unicodedata . normalize (NFD - NFC) inconsistency

Brion Vibber brion at pobox.com
Tue Nov 9 02:40:47 CET 2004


Christos TZOTZIOY Georgiou wrote:
 > I found at least one case where decombining and recombining a unicode
 > character does not result in the same character (see at end).
 >
 > I have no extensive knowledge about Unicode, yet I believe that this
 > must be a problem of the Unicode 3.2 specification and not Python's.

I've been spending some time lately writing a normalizer (in PHP of all 
things -- yeesh!), and yes Unicode is a scary world. :) Although it may 
seem counterintuitive, it is in fact perfectly legitimate for a 
character not to be its own canonical composition.

>>>>u1=u'\N{greek small letter alpha with oxia}'
>>>>report(u1)
> 
> 8049 GREEK SMALL LETTER ALPHA WITH OXIA

This character is a "singleton decomposition". It decomposes into GREEK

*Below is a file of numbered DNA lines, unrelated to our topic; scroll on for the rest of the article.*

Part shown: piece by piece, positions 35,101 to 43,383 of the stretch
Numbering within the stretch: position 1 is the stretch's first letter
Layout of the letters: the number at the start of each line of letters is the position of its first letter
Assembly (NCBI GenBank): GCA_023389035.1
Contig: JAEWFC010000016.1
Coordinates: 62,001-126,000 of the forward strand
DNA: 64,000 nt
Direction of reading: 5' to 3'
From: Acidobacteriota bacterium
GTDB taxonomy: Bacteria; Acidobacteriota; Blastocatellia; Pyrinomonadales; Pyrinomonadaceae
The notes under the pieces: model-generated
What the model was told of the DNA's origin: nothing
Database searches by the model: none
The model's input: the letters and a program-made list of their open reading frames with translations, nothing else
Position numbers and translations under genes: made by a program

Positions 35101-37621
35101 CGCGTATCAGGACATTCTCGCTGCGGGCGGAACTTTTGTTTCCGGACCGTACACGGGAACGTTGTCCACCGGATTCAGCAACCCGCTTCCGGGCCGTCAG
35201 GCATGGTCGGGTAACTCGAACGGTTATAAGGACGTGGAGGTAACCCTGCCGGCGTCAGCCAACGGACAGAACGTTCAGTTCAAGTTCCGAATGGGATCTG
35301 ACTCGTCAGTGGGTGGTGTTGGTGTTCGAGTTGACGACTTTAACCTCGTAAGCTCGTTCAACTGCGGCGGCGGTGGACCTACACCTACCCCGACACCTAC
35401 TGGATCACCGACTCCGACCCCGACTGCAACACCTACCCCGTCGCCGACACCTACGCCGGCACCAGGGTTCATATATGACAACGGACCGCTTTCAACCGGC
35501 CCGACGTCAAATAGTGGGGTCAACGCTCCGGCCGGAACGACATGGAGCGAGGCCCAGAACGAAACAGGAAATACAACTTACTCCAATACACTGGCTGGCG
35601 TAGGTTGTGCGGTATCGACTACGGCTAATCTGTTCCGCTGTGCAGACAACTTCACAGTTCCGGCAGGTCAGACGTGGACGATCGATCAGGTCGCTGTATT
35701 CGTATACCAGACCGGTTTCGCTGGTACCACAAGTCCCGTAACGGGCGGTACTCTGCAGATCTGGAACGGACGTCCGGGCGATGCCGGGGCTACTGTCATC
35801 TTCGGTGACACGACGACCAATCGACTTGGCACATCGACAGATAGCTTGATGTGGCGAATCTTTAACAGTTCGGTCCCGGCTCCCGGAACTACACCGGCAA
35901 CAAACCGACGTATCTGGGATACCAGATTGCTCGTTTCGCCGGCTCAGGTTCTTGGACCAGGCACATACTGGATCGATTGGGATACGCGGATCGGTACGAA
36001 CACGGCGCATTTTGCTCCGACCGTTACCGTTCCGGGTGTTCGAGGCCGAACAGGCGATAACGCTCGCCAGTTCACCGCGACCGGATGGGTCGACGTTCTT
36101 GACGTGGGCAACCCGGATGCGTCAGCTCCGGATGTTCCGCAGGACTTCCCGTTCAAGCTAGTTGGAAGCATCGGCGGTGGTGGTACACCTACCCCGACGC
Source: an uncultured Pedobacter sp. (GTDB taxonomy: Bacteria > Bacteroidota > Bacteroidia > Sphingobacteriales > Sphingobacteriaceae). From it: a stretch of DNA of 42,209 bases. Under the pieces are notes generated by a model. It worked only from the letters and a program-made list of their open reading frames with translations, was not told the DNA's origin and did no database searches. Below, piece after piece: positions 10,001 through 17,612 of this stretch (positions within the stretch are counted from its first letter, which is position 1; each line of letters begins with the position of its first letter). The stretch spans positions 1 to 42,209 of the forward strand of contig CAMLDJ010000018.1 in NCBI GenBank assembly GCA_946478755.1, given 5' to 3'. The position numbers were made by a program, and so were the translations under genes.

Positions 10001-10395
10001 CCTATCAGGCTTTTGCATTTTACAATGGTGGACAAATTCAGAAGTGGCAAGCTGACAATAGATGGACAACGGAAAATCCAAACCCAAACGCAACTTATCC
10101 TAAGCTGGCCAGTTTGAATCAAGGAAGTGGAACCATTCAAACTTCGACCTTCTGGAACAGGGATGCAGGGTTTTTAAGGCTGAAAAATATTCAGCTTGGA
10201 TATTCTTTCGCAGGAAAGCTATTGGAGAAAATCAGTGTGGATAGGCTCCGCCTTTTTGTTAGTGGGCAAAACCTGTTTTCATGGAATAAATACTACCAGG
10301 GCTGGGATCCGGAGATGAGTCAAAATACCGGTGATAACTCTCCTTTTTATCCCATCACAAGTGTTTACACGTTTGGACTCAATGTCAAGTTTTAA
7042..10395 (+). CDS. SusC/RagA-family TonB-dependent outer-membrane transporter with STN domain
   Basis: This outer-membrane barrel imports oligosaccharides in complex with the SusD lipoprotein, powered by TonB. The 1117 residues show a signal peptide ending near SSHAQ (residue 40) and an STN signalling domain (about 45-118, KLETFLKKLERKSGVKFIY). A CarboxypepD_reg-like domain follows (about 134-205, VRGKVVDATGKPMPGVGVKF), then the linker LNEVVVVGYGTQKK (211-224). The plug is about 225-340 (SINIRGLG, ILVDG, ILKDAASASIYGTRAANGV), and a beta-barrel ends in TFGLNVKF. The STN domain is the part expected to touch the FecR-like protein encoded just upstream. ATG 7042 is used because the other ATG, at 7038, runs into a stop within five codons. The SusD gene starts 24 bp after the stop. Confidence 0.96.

SMALL LETTER ALPHA WITH TONOS, which further decomposes into GREEK SMALL 
LETTER ALPHA and a COMBINING ACUTE ACCENT.

It is by definition not normalized, so when you normalize it to form C 
it will turn into GREEK SMALL LETTER ALPHA WITH TONOS; there is no way 
to get "back" to the original character in a normalized string. For some 
more info see:
http://www.unicode.org/unicode/reports/tr15/#Primary_Exclusion_List_Table

>>>>u2=ud.normalize('NFD', u1)
>>>>report(u2)
> 
> 945 GREEK SMALL LETTER ALPHA
> 769 COMBINING ACUTE ACCENT
> 
>>>>u3=ud.normalize('NFC', u2)
>>>>report(u3)
> 
> 940 GREEK SMALL LETTER ALPHA WITH TONOS

You should get this same result directly for ud.normalize('NFC', u1). 
Converting directly to NFC should always give the same result as 
converting to NFD and then NFC. Either will give you back the string you 
started with if and only if it's already normalized to form C.

-- brion vibber (brion @ pobox.com)



More information about the Python-list mailing list